This summer, Quest magazine – the premier spaceflight history magazine – published an issue filled with “What Ifs” by prominent space history authors, each proposing a world where something – from seemingly infinitesimal changes to large diversions – changed the trajectory of the Apollo program and/or Apollo 11, which celebrated a 50th anniversary this past July. The new series For All Mankind (available on Apple TV+ and created by Ronald D. Moore, who has worked on Star Trek and created the re-imagined Battlestar Galactica) is almost made for those who snapped up that special issue, or for those who enjoy the alternate space history visions offered by Gerald Brennan (whose latest, Island of Clouds, captured an alternately incredible and nightmarish journey to Venus under the auspices of the Apollo Applications Program). It’s fun, it’s heartbreaking, and it’s downright realistic, which will undoubtedly satisfy the hardcore (read: nitpicking) space history buffs. Note: this review contains some spoilers.
The series opens introducing us to the first Soviet Moon landing, which beats Apollo 11 to the lunar surface by a matter of traumatizing weeks. The show’s main protagonist, Apollo 10 astronaut Edward Baldwin (played by actor Joel Kinnaman) – who seems like a quasi-Dave Scott with his military bearing and chiseled cheekbones – blames himself for not taking 10’s LM to the Moon’s surface, and initially suffers greatly for letting his opinions about NASA’s defeat reach the ears of a pouncing journalist. However, while Baldwin is soon restored to flight status, his future Apollo 15 crew comes with a twist.
As the Soviets have already landed a woman on the Moon, then-President Nixon decides (and then un-decides, but I won’t try to add too many spoilers) women astronauts are a priority. Lo and behold, recent astronaut corps addition, Mercury 13 pilot Molly Cobb (played marvelously by Sonya Walger), with her messy hair, no lipstick, and “devil may care” attitude is made the crew’s LM pilot. Will she mess up and “screw the pooch”? The political implications of women astronauts in the early 1970s – including the understandable concerns that one may die in space – are explored realistically and tastefully in For All Mankind.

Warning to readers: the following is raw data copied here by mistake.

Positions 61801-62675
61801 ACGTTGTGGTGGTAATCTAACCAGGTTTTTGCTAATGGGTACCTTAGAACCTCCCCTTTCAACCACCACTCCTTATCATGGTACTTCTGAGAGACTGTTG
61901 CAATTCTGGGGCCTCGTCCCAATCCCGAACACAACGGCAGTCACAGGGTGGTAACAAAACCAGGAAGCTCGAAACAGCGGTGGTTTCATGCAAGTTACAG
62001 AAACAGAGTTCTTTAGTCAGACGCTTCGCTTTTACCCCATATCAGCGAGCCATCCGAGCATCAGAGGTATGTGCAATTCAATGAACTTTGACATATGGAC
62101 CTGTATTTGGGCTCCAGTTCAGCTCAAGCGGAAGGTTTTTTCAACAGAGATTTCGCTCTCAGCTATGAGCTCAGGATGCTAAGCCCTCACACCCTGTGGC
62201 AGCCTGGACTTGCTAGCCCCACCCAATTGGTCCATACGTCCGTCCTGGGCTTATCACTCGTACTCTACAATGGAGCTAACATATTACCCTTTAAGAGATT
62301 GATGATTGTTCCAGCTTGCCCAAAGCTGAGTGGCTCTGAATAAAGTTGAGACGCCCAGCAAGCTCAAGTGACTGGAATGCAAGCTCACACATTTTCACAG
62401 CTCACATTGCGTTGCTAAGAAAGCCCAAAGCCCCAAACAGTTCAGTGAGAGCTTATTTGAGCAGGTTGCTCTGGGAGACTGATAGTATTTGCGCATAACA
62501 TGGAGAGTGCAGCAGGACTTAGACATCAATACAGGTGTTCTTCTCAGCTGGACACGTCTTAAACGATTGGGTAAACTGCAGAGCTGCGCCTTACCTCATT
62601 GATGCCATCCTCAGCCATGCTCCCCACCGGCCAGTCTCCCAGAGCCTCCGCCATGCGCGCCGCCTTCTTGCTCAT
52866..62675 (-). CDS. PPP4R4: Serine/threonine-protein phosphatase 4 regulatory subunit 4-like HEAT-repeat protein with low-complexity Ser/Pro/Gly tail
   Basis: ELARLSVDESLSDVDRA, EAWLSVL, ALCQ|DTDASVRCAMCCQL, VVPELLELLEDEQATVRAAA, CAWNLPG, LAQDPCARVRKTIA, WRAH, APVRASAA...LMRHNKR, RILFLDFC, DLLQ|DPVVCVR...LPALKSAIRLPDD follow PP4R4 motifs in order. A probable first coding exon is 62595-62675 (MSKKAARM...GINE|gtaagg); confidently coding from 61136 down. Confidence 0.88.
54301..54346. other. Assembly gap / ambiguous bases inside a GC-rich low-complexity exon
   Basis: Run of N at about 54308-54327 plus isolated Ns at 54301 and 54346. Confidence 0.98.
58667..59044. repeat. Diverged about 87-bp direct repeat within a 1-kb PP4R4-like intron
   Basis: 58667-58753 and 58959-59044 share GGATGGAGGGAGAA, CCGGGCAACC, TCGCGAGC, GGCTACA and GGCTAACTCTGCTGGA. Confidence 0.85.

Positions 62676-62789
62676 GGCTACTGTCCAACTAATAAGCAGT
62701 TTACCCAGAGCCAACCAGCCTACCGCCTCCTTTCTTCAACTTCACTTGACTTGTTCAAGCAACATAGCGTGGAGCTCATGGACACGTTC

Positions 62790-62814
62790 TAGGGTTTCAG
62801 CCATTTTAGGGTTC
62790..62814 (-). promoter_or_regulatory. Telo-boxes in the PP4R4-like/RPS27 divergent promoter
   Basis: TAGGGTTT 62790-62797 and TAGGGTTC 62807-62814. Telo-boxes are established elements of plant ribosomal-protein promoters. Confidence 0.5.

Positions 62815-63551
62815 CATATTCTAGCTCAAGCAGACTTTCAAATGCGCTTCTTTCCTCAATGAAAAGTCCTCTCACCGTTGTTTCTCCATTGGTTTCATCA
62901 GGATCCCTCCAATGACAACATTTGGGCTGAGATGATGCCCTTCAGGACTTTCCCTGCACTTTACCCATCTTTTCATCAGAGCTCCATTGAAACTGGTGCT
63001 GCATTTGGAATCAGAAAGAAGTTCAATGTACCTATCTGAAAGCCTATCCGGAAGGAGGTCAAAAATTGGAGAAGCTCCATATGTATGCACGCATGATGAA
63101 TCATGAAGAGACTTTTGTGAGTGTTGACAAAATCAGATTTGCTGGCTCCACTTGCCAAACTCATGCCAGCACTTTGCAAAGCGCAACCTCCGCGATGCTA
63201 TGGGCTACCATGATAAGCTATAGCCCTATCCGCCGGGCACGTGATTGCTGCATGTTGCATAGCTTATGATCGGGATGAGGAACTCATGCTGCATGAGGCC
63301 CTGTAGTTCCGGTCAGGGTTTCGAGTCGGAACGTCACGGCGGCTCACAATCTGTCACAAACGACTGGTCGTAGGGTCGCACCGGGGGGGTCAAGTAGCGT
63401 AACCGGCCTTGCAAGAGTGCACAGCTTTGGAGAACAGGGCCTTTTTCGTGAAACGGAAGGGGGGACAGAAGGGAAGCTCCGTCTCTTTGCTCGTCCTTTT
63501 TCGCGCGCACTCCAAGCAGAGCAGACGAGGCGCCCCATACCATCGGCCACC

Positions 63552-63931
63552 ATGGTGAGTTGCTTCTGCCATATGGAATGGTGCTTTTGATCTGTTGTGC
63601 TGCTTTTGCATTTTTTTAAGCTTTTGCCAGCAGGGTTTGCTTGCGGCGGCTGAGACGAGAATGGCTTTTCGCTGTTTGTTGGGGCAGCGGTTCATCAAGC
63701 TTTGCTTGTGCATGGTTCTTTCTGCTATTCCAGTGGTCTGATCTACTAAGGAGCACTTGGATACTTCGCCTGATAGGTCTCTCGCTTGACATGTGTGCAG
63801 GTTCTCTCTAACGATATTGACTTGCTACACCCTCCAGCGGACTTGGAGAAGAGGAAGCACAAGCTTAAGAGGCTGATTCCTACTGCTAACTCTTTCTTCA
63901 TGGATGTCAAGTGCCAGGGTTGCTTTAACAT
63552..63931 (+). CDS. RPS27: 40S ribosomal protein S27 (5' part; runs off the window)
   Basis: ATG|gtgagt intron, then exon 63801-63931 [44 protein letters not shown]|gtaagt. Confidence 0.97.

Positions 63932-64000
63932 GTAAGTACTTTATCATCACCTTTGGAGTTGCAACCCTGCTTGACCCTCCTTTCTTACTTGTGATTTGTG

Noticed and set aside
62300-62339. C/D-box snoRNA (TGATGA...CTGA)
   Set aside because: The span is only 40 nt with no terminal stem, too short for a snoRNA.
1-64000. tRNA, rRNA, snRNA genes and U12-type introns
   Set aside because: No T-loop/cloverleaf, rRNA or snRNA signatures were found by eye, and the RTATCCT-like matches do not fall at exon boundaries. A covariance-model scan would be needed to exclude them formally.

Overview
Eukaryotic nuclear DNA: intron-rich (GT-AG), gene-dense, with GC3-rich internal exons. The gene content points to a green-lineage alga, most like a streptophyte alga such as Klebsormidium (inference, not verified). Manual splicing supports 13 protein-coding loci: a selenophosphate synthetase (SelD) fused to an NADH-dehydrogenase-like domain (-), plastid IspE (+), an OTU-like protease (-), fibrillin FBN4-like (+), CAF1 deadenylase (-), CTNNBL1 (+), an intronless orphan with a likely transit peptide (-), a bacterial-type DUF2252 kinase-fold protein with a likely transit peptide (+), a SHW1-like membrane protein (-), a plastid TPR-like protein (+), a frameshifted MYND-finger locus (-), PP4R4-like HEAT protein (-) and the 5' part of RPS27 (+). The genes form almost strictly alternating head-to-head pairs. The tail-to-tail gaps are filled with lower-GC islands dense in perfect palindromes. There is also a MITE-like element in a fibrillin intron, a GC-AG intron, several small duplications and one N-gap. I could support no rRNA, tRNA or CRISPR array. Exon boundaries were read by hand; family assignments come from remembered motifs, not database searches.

Cobb not only succeeds, but she makes a discovery on the lunar surface that changes the entire game – and makes military lunar bases on the Moon possible. The idea of lunar bases is grounded in real investigations (this article by Dwayne Day in The Space Review discusses them), and soon, NASA establishes its own “Jamestown” – which suspiciously looks and feels like a Moon Skylab, complete with what looks like a “sunshade” and grainy onboard film of its crew eating at a “wardroom” table – but at what turns out to be a horrible price. A subsequent launch accident leaves the space agency reeling, and brings into sharp relief how sweeping advancements for women and other marginalized groups can’t save some from being “investigated” simply for living their lives – not a surprising caveat, given the time period.
What this viewer enjoys most about this series is the accuracy of its file footage, and the aforementioned plausibility of the plot. In the latest episode, “Home Again,” resupply ships must keep Jamestown in stock as the launchpad accident is investigated. A Titan III variant is briefly shown launching from Cape Canaveral Air Force Station, signifying America’s entry into space logistics. While this Titan looked more advanced than the ones being flown during, say, 1974, perhaps this was for dramatic effect. Eagle-eyed Space Hipsters wanted to know more about this Titan launch; the group’s Ronald Purviance identified the vehicle as a Commercial Titan III CT-4, perhaps used for the 1992 Mars Observer launch. He incisively added, “I liked that this was actually a later Titan III launch. It shows how technology has changed in that history. Things were advancing faster than what we had.”
In conclusion, For All Mankind presents a version of human spaceflight history that didn’t just stop between Apollo, its offshoots, and Shuttle, and that attempted to address (despite many bumps and bruises) a more diverse workforce during that period. This writer will be interested to see how the 1970s continue to unfold.
Featured Photo Credit: NASA. The September 1992 Mars Observer launch, aboard a Commercial Titan III, functions as a resupply vehicle in Apple TV’s new alternate space history series.
Emily Carney is a writer, space enthusiast, and creator of the This Space Available space blog, published since 2010. In January 2019, Emily’s This Space Available blog was incorporated into the National Space Society’s blog. The content of Emily’s blog can be accessed via the This Space Available blog category.
Note: The views expressed in This Space Available are those of the author and should not be considered as representing the positions or views of the National Space Society.